Industry leased hundreds of thousands of acres within the New York City Watershed and Delaware River Basin. That could mean 50,000 gas wells in the combined watershed area. As of Spring of 201 0, no drilling has taken place. Drilling could interfere with reservoirs over 100 years old. The closest drilling site from Fox is in Idioms, PA, 40 miles from the New York and Pennsylvania border in the Susquehanna River Basin. Cabot Oil & Gas had drilled over 40 wells in just a few months. In Idioms, workers were dumping waste water into streams and fields.
Fox set out to talk to other property owners about what he could expect, and their answers startled him. In Idioms and across the country, in some cases, many households had discovered their water was not only undrinkable after gas drilling, it was even lamentable. In his documentary, Island, he talks to dozens of people just like us who have contaminated water sources. You see in the film people taking lighters to their faucets and a blue flame coming from the water. In the film, it seems as if he tries and tries to get answers from gas drilling companies but all of them manage to blow him off.
Weston Wilson worked for the Environmental Protection Agency for 20 years and wanted to make sure Josh Fox would note, “not speaking on behalf of EPA. ” Wilson also said the EPA would go along and say the chemicals were toxic but said they weren’t a risk. “Made no sense. Wilson added. From 1995 to 2000, Dick Cheney was CEO of Hallucination. Hallucination is one of the world’s largest providers of products and services to the oil and gas industry. It employs more than 80,000 people, representing 140 nationalities in over 80 countries. One of the first things he did when he became vice president was form what was known as the Energy Task Force.
In January of 2001, President George W. Bush appointed Dick Cheney to head of the Energy Task Force that created the National Energy Policy. After the Environmental Protection Agency(EPA) released a study in 2004 that concluded franking posed “little or o threat’ to drinking water, Cheney’s Energy Task Force asked Congress for a specific exemption from the Underground Injection Control provisions of the Safe Drinking Water Act for franking. That exemption became part of the 2005 Energy Policy Act and soon became known as the “Hallucination loophole. Hallucination had lobbied for the exemption while Cheney ran the company the decade before and the company is credited with inventing hydraulic fracturing in 1947. (lollipop. Com/post)(Island documentary) Hallucination isn’t the only company with loopholes; Chesapeake Energy is one of the largest natural gas drillers in Pennsylvania. Operating close to 800 wells, and has also been fined more than $1 million for various violations. The company has seen its share of problems. Most recently Chesapeake is facing allegations it’s cheating Pennsylvania landowners out of royalty money.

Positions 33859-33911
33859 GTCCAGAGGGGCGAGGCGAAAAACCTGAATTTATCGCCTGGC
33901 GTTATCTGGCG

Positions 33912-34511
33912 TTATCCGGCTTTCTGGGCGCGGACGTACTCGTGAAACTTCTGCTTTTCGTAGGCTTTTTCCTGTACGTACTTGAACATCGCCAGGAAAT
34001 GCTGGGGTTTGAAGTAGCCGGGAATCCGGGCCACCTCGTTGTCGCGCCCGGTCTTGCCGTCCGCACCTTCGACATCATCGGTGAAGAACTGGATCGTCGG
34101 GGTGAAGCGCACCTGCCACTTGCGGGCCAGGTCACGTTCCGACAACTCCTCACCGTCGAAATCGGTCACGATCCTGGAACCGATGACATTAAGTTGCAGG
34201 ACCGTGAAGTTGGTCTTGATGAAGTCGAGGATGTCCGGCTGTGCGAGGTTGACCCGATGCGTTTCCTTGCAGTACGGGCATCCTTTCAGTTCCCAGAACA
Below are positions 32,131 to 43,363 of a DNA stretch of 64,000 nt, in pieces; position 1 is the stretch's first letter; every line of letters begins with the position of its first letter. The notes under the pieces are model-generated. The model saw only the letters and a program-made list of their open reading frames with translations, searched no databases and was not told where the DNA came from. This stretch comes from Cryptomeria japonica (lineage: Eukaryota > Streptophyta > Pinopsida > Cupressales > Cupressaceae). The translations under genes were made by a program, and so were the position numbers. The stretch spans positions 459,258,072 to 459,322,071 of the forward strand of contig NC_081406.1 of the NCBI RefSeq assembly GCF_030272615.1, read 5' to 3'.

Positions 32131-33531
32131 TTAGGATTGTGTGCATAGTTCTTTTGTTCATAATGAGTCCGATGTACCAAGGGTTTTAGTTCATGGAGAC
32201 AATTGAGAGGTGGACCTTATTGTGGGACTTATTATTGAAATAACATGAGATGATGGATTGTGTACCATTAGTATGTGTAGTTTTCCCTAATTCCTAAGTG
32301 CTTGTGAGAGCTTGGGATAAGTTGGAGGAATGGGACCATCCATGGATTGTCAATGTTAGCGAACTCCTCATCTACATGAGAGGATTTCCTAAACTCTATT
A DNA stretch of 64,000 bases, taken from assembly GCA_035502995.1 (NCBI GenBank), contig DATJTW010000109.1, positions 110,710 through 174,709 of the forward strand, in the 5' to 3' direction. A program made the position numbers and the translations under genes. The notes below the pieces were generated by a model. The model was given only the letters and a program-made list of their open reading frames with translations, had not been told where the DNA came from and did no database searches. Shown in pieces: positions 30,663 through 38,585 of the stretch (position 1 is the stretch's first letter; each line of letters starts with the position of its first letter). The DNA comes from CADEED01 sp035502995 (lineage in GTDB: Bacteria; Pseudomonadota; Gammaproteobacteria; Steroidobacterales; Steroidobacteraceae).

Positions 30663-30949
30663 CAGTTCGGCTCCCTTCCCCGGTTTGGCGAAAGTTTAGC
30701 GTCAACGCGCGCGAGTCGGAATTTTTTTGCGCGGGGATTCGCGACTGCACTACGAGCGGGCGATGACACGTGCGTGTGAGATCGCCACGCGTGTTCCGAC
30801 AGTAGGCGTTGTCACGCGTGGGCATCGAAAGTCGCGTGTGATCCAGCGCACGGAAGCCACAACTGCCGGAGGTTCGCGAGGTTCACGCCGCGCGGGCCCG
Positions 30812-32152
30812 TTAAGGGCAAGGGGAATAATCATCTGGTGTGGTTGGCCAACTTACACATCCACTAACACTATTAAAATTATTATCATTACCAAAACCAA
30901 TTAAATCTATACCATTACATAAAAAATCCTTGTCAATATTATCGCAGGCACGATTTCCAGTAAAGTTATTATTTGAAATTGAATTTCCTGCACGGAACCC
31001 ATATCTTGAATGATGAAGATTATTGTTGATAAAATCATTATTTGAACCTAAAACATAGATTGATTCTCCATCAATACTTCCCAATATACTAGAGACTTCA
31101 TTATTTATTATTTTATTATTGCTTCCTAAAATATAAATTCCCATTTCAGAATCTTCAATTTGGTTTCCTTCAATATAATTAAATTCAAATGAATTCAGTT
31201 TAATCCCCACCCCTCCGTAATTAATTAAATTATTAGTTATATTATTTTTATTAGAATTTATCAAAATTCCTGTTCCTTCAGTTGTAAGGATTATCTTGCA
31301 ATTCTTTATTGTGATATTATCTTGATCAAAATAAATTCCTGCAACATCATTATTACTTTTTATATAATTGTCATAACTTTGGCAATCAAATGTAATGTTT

Although Chesapeake has denied this, it’s the subject of several class action lawsuits and an ongoing investigation by state Attorney General Kathleen Kane. Chesapeake was fined for a February’ 201 1 Washington County tank fire, and contaminating several drinking wells in Bradford County. Chesapeake voluntarily suspended hydraulic fracturing operations for three seeks in April and May 2011 , after a Bradford County well spilled hundreds of thousands of gallons of franking fluid. (systematic. Nap. Org/Pennsylvania) Chemicals used in franking have been found to disrupt hormone function in the body.
Researchers from the University of Missouri School of Medicine analyzed 12 chemicals known or suspected to be used in franking that are often grouped as endocrine-disrupting chemicals (Deeds); meaning they can interfere with the normal function of the endocrine system. ETC exposure has been linked with adverse health effects such as cancer and birth defects. To understand how gas gathering procedures may interact with the body, the researchers gathered surface and ground water samples from franking sites with drilling spills or accidents in drilling-dense areas.
The samples were found to have higher levels of ETC activity, which could block the body’s production of androgen’s; a group of hormones that includes testosterone and estrogen. (foxiness. Com/health) In Island, Josh Fox also tells the horrifying truth about the franking fluid, or wastewater. After each process Of franking, 200 – 300 tanker trucks of chemical-filled “product water get stored n a big pit and most gets evaporated with the help of sprayers. In the flow back pits, water is sprayed into the air so the sunlight can evaporate it faster.
Which then falls back on the grasslands as chemical or acid rain. Did I mention the chemicals aren’t biodegradable? Once they’re on this planet, there’s no way to get rid of them. (Island documentary) What has happened here already in Pennsylvania is absolutely insane. People have no clean water, they’re getting sick all the time, and it’s happening relatively close to us. Chemicals are not only affecting ground water, they’re affecting our air. The EPA needs to get involved more, and investigate the chemicals used in hydraulic franking closer.
Hallucination and Chesapeake are only two companies out of hundreds that have had major fines because of reckless franking, imagine how many more spills and accidents there have been. Imagine being surrounded by hydraulic fracturing sites and one day you have no more water to drink because your well simply dried up, your water turned black, or even exploded in some cases. Unless the companies in the franking industry as a whole improve their ability to inform not only the innocent people of Pennsylvania, but the people of every state, the hydraulic fracturing business should be put on hold.